Sox10 is necessary for oligodendrocyte survival following axon wrapping

Takada, N., Kucenas, S., and Appel, B.
Glia   58(8): 996-1006 (Journal)
Registered Authors
Appel, Bruce, Kucenas, Sarah, Takada, Norio
Glia, myelin, CNS development, zebrafish, glia-neuron interaction, glia differentiation, Nkx2.2, Olig2
MeSH Terms
  • Animals
  • Animals, Genetically Modified
  • Axons/metabolism*
  • Basic Helix-Loop-Helix Transcription Factors/genetics
  • Bromodeoxyuridine/metabolism
  • Caspase 3/metabolism
  • Cell Differentiation/genetics
  • Cell Movement/genetics
  • Cell Survival/genetics
  • Embryo, Nonmammalian
  • Embryonic Stem Cells/physiology
  • Gene Expression Regulation, Developmental/genetics*
  • Green Fluorescent Proteins/genetics
  • Homeodomain Proteins/metabolism
  • Larva
  • Nerve Tissue Proteins/genetics
  • Oligodendroglia/physiology*
  • SOXE Transcription Factors/genetics
  • SOXE Transcription Factors/metabolism*
  • Time Factors
  • Transcription Factors/metabolism
  • Zebrafish
  • Zebrafish Proteins/genetics
  • Zebrafish Proteins/metabolism*
20229602 Full text @ Glia
Cells of the oligodendrocyte lineage, which form the myelinating glia of the vertebrate central nervous system, undergo a stepwise developmental progression entailing specification from neuroepithelial precursors, proliferation, migration to expand and distribute the population, and differentiation to ensheath axons with myelin. Understanding the genetic mechanisms that regulate each of these steps during development is important, because this might lead to therapies to promote remyelination following neural injury or disease. Genetic studies in mice indicated that the Sox10 transcription factor is required during the differentiation stage to promote myelin gene expression. However, whether Sox10 also promotes other features of oligodendroctye differentiation remained unknown. In this study, we used time-lapse imaging to investigate the behavior and fates of oligodendrocyte lineage cells in zebrafish embryos and larvae that lacked Sox10 function. This revealed that the myelinating subset of oligodendrocyte progenitor cells (OPCs) migrates, divides, and wraps axons normally, but then dies. Nonmyelinating oligodendrocyte progenitors divided more frequently, maintaining a normal population size. New oligodendrocytes produced by these progenitors wrapped axons and survived, but did not express myelin genes at high levels. We conclude that, in addition to promoting myelin gene expression, Sox10 function is necessary for the survival of myelinating oligodedrocytes subsequent to axon wrapping but is not required for the survival of nonmyelinating OPCs.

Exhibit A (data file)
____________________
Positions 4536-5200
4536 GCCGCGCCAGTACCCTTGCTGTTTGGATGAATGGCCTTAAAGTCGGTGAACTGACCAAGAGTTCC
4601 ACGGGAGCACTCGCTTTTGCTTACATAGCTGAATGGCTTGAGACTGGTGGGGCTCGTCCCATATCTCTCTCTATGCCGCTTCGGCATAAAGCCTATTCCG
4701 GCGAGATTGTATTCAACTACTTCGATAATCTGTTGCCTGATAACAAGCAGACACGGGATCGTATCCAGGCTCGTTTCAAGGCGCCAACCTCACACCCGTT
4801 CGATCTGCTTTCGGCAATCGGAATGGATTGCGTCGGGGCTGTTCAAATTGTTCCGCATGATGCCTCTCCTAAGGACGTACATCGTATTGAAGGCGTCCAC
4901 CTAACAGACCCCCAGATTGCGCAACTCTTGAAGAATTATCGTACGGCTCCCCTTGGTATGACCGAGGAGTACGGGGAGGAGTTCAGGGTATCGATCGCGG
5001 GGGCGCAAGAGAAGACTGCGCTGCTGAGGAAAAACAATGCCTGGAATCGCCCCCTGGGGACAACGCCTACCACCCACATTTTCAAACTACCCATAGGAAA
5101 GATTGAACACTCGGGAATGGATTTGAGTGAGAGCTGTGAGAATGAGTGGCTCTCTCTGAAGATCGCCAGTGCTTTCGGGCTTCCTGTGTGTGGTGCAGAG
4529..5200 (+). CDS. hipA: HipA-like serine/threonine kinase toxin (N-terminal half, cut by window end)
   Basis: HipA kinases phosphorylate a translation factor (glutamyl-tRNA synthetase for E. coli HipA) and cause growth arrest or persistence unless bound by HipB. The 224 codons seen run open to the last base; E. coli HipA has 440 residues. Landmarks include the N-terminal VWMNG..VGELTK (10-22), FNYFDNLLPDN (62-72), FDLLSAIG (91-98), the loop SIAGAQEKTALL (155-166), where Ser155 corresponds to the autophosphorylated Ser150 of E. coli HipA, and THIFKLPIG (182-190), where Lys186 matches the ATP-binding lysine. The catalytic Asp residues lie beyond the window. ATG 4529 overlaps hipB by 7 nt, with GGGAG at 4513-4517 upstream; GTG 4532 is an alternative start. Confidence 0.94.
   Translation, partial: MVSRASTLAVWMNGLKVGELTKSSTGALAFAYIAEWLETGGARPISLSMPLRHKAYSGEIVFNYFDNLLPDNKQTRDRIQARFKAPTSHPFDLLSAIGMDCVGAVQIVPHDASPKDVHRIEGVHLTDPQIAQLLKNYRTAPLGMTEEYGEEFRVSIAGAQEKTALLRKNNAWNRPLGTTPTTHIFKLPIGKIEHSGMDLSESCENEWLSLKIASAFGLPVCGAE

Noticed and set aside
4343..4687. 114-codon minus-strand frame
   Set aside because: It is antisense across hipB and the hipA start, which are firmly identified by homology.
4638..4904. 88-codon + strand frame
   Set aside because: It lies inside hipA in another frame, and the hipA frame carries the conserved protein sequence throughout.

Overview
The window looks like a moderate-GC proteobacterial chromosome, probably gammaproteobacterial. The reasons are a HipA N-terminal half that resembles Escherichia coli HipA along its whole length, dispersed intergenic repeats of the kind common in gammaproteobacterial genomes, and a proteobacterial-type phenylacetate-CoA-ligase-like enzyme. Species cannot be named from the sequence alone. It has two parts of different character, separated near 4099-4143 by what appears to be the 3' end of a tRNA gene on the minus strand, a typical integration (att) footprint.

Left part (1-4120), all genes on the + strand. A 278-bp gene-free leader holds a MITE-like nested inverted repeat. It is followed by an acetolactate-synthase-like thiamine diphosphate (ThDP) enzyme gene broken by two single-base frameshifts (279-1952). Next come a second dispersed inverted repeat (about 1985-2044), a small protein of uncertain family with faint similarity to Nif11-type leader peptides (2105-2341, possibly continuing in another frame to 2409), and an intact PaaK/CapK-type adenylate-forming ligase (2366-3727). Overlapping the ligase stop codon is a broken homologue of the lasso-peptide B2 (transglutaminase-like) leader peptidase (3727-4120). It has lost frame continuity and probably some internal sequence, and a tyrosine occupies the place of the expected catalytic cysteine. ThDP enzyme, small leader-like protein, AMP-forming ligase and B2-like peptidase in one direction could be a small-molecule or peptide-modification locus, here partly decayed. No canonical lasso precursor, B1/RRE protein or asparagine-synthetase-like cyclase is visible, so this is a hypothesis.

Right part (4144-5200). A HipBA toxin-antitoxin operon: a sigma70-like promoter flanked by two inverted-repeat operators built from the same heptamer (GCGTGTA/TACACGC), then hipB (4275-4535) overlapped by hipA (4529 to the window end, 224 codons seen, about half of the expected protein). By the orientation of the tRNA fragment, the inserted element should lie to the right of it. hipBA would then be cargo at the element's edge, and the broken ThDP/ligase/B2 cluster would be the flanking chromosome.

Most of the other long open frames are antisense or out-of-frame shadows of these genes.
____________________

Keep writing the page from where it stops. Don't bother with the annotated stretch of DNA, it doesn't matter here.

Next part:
Genes / Markers
Mutation and Transgenics
Human Disease / Model Data
Sequence Targeting Reagents
Engineered Foreign Genes
Errata and Notes